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Memory profiling with Memray

I am currently working on a small Python project with a relatively large memory footprint. I wanted to analyze the usage in detail and realized that I wasn’t aware of any good Python memory profiler. After some searching I found the builtin package tracemalloc (Trace memory allocation). Especially interesting to me is the capability to take snapshots at different points in time and then compare the delta between those snaphots. The following snippet illustrates this.

import numpy
import tracemalloc

snapshot_before = tracemalloc.take_snapshot()
array = numpy.zeros((100, 100))
array2 = numpy.random.rand(1_000_000, 1_000)
array3 = array2.astype(numpy.float16)
snapshot_after = tracemalloc.take_snapshot()
stats = snapshot_after.compare_to(snapshot_before, 'lineno')

for s in stats[:10]:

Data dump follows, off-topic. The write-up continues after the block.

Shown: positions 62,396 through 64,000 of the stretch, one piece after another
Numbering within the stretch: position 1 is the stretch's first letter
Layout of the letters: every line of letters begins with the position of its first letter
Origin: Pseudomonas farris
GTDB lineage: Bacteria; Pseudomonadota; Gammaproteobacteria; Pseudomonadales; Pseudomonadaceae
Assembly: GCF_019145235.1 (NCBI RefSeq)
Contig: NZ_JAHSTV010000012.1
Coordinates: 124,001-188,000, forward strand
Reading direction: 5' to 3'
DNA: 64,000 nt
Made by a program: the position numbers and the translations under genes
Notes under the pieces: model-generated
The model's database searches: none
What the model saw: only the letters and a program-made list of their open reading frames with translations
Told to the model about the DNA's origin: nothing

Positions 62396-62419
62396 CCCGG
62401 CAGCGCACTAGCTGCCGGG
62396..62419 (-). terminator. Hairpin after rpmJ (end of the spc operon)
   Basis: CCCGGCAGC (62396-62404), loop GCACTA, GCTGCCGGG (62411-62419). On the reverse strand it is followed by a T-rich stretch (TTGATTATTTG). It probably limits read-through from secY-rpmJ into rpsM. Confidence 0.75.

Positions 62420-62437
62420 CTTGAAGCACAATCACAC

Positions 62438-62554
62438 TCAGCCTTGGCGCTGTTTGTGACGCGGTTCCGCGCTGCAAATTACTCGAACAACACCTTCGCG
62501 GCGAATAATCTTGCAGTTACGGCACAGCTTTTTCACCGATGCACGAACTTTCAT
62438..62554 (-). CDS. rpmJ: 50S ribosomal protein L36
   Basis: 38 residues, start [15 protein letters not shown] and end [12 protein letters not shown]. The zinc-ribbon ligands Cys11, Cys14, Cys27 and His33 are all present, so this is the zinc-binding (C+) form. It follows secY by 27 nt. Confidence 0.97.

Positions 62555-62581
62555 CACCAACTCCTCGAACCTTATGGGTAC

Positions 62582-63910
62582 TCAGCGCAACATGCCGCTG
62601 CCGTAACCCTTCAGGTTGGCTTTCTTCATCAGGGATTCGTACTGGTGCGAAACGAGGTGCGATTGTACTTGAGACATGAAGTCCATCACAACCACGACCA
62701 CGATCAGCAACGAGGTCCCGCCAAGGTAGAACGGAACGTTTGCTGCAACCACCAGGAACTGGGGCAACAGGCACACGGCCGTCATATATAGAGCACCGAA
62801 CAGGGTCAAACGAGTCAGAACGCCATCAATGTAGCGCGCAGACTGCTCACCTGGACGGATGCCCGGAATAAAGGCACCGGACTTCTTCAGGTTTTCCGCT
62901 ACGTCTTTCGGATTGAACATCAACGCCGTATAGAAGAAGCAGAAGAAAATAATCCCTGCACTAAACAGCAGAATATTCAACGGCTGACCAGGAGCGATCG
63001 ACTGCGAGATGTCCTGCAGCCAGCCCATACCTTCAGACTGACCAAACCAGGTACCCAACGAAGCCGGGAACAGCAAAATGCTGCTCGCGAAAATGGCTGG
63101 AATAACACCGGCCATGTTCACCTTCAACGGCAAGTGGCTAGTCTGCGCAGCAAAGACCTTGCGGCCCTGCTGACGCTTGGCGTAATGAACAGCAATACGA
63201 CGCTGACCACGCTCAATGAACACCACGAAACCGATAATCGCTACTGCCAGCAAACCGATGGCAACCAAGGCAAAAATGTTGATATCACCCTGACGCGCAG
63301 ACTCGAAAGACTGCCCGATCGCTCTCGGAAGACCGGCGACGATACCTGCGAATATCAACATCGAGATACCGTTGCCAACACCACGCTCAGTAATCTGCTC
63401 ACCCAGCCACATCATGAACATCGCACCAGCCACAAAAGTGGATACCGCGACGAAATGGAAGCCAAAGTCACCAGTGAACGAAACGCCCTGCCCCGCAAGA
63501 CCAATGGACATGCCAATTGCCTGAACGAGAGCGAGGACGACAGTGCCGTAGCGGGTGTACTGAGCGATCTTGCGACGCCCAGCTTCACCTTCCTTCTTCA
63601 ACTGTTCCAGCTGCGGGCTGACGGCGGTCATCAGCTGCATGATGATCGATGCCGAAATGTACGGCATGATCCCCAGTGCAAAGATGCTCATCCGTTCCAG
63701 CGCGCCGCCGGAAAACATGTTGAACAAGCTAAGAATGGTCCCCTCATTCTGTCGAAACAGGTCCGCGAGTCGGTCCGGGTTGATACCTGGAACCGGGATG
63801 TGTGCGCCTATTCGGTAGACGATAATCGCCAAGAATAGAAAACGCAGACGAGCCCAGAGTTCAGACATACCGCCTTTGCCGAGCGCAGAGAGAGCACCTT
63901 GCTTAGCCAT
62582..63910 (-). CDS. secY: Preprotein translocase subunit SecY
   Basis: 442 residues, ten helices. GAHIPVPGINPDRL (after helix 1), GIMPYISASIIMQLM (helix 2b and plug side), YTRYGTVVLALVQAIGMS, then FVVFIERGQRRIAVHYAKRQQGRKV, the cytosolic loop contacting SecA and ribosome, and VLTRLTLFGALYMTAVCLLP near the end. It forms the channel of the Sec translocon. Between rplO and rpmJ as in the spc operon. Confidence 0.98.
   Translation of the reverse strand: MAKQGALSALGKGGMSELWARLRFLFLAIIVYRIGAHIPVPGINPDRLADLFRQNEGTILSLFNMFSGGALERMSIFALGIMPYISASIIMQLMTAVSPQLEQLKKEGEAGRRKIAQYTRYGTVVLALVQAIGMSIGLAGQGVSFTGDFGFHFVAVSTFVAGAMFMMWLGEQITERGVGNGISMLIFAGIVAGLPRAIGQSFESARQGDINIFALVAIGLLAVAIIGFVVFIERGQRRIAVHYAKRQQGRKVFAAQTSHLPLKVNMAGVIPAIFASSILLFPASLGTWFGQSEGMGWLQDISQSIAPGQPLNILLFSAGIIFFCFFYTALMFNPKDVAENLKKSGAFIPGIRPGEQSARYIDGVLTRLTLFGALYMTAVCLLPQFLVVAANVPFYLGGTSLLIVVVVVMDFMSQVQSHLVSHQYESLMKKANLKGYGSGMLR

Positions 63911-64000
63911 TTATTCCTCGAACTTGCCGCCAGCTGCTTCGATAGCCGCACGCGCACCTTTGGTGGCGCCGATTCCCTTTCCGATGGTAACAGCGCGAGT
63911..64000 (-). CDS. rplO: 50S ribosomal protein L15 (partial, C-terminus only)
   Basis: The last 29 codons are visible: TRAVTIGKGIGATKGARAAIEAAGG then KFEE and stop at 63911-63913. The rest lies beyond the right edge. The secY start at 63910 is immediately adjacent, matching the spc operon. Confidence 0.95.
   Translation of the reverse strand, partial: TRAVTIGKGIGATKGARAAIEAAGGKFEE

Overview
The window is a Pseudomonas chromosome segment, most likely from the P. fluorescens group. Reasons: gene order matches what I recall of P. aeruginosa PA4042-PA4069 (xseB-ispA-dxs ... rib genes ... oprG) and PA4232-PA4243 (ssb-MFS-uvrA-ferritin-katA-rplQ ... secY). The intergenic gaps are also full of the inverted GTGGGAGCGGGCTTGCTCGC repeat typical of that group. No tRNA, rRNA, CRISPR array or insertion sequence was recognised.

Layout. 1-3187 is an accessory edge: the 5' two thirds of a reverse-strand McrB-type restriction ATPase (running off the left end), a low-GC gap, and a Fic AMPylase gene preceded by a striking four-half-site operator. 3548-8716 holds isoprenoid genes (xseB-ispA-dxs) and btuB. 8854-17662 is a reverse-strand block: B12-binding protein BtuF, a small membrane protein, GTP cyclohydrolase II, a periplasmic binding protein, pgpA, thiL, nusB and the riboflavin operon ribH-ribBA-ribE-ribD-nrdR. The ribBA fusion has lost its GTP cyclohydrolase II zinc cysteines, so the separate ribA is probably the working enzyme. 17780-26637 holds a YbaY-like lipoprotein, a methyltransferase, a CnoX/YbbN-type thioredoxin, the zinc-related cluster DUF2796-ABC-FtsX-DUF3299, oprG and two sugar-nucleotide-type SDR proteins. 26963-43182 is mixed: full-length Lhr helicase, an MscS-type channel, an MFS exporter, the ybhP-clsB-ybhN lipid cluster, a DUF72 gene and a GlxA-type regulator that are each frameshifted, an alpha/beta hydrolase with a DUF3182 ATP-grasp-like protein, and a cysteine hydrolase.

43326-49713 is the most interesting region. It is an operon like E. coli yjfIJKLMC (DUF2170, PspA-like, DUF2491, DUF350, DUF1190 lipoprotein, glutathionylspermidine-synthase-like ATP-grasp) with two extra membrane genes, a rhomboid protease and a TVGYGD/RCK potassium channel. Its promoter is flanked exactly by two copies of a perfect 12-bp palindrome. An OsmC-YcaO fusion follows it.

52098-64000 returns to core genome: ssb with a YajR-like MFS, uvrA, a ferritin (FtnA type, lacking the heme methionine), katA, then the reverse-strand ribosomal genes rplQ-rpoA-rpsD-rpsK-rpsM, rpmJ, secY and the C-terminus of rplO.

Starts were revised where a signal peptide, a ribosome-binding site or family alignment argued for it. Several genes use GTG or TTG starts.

This is fine for smaller code bases where I have full control over the source. It requires however a lot of editing and manual filtering of frames and taking snapshots at the right time. Another interesting solution is Bloombergs memray. This allows to run a whole Python application and save the snapshots into a file. From there memray can either create a table or a flamegraph to see the memory consumption over time. Memray can be used like this:
pip3 install memray

# Run application and save snapshots
memray run

# Display snapshots
memray flamegraph
This generates a HTML file which can be opened in any browser.

About the author

is an experienced Software Engineer with a Master's degree in Computer Science. He started this website in late 2015, mostly as a digital business card. He is interested in Go, Python, Ruby, SQL- and NoSQL-databases, machine learning and AI and is experienced in building scalable, distributed systems and micro-services at multiple larger and smaller companies.